Captain John Hamilton statue to be removed from Hamilton's Civic Square

A statue of Captain John Hamilton will be removed from its position in Hamilton's Civic Square.

The Hamilton City Council said in a statement on Friday it had received a formal request from Waikato-Tainui to have the statue removed.

"The request comes after a growing international drive to remove statues which are seen to represent cultural disharmony and oppression."

The city was named after Hamilton, a regiment leader at the Battle of Gate Pā during the New Zealand Wars - and was a "murderous asshole", local kaumātua Taitimu Maipi told Stuff.

"We know this statue is contentious for a number of our community members," council chief executive Richard Briggs said.

Statues of slave owners and colonial leaders have become an issue of contention throughout the world following the death of George Floyd, an unarmed black man who died after a US police officer knelt on his neck for nine minutes during an arrest. Labour MP Willie Jackson told The AM Show on Friday Māori have hated colonial statues throughout New Zealand for a long time.

The statue.
The statue. Photo credit: Hamilton City Council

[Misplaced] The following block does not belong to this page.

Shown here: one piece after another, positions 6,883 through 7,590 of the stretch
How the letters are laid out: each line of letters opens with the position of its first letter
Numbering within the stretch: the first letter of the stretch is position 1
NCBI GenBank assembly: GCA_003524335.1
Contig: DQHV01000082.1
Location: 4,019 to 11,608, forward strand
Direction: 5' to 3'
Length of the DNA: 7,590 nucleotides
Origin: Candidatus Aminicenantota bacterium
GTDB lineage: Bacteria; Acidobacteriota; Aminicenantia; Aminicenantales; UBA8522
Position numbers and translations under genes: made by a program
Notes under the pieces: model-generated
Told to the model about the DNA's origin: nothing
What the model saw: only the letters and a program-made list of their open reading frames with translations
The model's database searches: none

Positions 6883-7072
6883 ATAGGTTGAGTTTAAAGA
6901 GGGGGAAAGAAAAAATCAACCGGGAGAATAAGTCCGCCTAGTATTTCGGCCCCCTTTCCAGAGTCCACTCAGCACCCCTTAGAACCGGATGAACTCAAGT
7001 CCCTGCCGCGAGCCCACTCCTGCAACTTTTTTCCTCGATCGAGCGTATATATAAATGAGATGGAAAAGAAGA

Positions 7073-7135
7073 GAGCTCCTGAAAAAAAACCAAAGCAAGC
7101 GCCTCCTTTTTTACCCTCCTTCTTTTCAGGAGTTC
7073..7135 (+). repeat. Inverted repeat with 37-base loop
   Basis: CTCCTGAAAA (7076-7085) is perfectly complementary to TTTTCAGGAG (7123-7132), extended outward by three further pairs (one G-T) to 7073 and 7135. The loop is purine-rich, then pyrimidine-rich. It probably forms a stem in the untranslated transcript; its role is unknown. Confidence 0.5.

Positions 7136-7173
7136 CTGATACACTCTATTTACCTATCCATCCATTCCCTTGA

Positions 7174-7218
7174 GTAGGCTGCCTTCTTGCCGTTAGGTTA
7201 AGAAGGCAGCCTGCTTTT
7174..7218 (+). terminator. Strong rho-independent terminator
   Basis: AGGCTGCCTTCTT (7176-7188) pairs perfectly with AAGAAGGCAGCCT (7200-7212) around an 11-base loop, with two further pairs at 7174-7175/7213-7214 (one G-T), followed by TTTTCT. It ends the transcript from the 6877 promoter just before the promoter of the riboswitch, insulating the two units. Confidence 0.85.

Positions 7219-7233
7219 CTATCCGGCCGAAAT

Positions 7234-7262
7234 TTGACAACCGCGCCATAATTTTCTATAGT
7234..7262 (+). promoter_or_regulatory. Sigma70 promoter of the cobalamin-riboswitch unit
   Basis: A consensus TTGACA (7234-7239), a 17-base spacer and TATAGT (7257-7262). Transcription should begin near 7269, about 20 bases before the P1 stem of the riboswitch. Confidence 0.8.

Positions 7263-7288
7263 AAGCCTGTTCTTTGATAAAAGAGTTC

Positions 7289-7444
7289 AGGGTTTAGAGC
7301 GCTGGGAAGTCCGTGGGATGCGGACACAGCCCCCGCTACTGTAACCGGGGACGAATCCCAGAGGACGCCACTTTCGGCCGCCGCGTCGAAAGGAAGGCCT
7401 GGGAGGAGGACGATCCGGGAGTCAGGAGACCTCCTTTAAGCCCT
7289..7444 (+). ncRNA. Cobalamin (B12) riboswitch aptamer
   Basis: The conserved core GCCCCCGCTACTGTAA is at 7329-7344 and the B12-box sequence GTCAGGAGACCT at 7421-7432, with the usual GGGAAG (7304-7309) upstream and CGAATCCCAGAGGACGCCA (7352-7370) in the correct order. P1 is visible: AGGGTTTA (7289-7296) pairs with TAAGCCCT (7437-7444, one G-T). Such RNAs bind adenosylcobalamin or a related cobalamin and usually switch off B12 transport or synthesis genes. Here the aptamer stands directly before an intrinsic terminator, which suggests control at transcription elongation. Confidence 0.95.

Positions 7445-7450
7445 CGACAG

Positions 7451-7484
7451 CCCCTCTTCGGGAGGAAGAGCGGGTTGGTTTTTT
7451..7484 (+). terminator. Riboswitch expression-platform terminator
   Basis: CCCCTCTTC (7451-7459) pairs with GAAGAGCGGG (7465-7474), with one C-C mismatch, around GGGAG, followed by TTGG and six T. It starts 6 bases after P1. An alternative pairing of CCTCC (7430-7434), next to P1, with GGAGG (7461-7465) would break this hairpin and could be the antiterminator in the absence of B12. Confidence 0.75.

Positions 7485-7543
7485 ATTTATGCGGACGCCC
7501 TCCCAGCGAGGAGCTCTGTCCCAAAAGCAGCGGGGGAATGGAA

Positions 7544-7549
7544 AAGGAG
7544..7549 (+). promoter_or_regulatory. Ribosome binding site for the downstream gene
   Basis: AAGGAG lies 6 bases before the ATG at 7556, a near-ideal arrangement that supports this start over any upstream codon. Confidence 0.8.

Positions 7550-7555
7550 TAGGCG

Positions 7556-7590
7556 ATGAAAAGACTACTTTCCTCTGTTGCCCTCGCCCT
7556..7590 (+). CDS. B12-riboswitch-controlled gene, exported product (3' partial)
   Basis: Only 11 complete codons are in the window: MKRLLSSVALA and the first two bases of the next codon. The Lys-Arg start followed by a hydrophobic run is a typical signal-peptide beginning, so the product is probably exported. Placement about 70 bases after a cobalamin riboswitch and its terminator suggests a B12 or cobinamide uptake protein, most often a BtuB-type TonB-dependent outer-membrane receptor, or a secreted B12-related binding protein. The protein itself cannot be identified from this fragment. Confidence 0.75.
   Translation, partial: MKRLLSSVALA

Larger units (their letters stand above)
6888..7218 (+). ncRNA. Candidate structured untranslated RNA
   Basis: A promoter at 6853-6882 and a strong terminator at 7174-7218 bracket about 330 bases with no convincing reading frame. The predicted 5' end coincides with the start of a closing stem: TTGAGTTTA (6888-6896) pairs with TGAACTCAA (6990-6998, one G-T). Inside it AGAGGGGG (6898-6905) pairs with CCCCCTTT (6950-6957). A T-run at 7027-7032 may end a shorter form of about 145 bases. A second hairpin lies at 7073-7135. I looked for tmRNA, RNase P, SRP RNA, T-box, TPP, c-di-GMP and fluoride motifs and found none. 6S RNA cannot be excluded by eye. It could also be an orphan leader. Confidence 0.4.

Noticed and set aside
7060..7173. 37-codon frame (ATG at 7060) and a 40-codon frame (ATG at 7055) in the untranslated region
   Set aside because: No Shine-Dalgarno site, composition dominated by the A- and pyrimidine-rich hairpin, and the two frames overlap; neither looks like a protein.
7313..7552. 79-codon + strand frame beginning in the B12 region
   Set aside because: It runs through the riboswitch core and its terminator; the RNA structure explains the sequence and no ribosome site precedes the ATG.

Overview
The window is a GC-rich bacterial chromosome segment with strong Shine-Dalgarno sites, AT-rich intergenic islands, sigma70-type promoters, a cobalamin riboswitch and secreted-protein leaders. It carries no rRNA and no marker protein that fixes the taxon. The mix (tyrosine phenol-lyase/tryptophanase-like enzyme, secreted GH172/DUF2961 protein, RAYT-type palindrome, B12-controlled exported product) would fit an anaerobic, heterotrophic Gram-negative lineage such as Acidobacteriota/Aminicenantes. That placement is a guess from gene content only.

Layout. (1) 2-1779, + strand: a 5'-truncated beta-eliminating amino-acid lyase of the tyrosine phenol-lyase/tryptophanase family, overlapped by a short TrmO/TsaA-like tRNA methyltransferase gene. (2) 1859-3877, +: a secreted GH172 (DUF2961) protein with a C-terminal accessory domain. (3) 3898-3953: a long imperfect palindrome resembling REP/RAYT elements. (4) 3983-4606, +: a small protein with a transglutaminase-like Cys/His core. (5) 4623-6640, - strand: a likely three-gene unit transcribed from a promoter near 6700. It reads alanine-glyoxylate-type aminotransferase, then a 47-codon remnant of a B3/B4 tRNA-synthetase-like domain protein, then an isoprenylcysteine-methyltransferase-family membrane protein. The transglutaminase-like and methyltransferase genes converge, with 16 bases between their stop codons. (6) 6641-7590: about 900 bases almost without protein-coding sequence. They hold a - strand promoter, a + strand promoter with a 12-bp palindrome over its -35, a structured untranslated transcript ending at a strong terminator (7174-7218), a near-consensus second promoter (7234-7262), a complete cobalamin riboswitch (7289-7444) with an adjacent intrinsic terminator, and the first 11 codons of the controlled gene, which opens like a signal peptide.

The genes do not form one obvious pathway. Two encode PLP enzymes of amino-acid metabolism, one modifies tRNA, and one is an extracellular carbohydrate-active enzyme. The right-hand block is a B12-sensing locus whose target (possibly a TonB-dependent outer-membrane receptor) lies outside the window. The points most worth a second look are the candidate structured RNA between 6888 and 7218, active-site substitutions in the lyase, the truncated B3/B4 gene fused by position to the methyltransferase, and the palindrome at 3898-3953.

"They always had a lot of problems with the statues that represented colonisation and a lot of Māori in those days wanted to go and chop all their heads off - some did."

Briggs said taking the statue of Hamilton down was the right thing to do.

"We also have public safety concerns," said Briggs, appearing to refer to threats made by the public to tear the statue down this weekend.

"If the statue were to be forcefully removed from its current position, as has been indicated, it could severely undermine the integrity of the building below it.

"We can't allow for that to happen so the removal of the statue will be coordinated in a professional and responsible manner."

The council said it doesn't yet have a long-term plan for the artwork, which was erected in 2013.

University of Waikato Associate Professor of Māori and Indegenous studies Tom Roa said earlier this week controversial colonial statues shouldn't be torn down.

He told The Project that instead of tearing the statues down, it was more important to have a conversation about them. 

"Our future should be more informed of their past so that it is our history."